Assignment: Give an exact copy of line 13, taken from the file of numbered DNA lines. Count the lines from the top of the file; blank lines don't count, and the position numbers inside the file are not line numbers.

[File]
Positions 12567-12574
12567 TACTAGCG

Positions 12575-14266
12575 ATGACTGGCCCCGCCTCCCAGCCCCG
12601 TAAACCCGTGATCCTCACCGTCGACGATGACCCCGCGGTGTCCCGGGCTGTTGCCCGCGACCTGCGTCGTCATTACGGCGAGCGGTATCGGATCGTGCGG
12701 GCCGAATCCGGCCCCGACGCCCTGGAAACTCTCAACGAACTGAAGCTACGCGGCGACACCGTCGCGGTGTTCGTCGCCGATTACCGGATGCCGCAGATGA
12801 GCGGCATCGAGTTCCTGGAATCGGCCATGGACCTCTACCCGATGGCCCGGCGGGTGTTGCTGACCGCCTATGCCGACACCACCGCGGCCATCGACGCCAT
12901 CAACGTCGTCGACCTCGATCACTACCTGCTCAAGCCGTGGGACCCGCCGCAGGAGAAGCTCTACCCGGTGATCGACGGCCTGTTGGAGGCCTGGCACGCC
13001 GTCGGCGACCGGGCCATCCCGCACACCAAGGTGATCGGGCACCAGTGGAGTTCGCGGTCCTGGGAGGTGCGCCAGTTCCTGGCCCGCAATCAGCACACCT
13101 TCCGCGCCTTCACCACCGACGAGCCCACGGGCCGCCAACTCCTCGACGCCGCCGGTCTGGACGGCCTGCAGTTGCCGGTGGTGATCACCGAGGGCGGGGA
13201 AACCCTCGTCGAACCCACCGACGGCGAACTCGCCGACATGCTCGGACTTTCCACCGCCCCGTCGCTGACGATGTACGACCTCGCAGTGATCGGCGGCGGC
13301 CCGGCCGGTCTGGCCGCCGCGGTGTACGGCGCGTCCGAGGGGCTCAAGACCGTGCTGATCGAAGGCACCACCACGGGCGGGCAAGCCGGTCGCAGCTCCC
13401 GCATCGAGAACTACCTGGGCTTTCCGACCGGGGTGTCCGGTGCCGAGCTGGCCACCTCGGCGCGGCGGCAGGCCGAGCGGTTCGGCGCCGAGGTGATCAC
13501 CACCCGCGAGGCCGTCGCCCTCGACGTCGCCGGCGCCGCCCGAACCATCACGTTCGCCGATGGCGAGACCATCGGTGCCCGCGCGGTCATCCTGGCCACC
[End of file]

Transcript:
13401 GCATCGAGAACTACCTGGGCTTTCCGACCGGGGTGTCCGGTGCCGAGCTGGCCACCTCGGCGCGGCGGCAGGCCGAGCGGTTCGGCGCCGAGGTGATCAC